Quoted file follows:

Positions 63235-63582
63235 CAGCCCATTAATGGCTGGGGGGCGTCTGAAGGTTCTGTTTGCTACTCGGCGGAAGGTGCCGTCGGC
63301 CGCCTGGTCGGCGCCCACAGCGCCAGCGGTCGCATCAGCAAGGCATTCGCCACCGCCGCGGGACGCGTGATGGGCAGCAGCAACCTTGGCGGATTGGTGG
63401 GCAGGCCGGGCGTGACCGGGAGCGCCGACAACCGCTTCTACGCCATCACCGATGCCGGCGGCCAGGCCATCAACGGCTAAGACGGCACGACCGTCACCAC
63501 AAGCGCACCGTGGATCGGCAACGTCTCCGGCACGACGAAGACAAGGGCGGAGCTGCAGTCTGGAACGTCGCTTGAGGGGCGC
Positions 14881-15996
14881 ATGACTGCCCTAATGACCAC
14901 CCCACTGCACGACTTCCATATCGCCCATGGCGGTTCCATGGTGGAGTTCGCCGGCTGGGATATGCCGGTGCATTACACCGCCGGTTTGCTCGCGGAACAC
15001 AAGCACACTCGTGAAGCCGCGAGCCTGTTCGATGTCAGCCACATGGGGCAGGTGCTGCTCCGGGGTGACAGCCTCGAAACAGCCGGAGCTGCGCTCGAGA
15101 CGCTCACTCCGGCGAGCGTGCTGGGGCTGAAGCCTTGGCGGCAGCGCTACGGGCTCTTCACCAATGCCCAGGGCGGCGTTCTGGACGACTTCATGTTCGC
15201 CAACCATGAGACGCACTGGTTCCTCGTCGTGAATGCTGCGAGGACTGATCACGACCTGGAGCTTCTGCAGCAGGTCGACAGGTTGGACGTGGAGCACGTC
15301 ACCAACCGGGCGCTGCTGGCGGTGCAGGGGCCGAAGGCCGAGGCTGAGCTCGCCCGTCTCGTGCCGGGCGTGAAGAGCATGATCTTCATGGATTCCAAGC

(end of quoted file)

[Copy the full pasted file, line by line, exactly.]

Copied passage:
Positions 63235-63582
63235 CAGCCCATTAATGGCTGGGGGGCGTCTGAAGGTTCTGTTTGCTACTCGGCGGAAGGTGCCGTCGGC
63301 CGCCTGGTCGGCGCCCACAGCGCCAGCGGTCGCATCAGCAAGGCATTCGCCACCGCCGCGGGACGCGTGATGGGCAGCAGCAACCTTGGCGGATTGGTGG
63401 GCAGGCCGGGCGTGACCGGGAGCGCCGACAACCGCTTCTACGCCATCACCGATGCCGGCGGCCAGGCCATCAACGGCTAAGACGGCACGACCGTCACCAC
63501 AAGCGCACCGTGGATCGGCAACGTCTCCGGCACGACGAAGACAAGGGCGGAGCTGCAGTCTGGAACGTCGCTTGAGGGGCGC
Positions 14881-15996
14881 ATGACTGCCCTAATGACCAC
14901 CCCACTGCACGACTTCCATATCGCCCATGGCGGTTCCATGGTGGAGTTCGCCGGCTGGGATATGCCGGTGCATTACACCGCCGGTTTGCTCGCGGAACAC
15001 AAGCACACTCGTGAAGCCGCGAGCCTGTTCGATGTCAGCCACATGGGGCAGGTGCTGCTCCGGGGTGACAGCCTCGAAACAGCCGGAGCTGCGCTCGAGA
15101 CGCTCACTCCGGCGAGCGTGCTGGGGCTGAAGCCTTGGCGGCAGCGCTACGGGCTCTTCACCAATGCCCAGGGCGGCGTTCTGGACGACTTCATGTTCGC
15201 CAACCATGAGACGCACTGGTTCCTCGTCGTGAATGCTGCGAGGACTGATCACGACCTGGAGCTTCTGCAGCAGGTCGACAGGTTGGACGTGGAGCACGTC
15301 ACCAACCGGGCGCTGCTGGCGGTGCAGGGGCCGAAGGCCGAGGCTGAGCTCGCCCGTCTCGTGCCGGGCGTGAAGAGCATGATCTTCATGGATTCCAAGC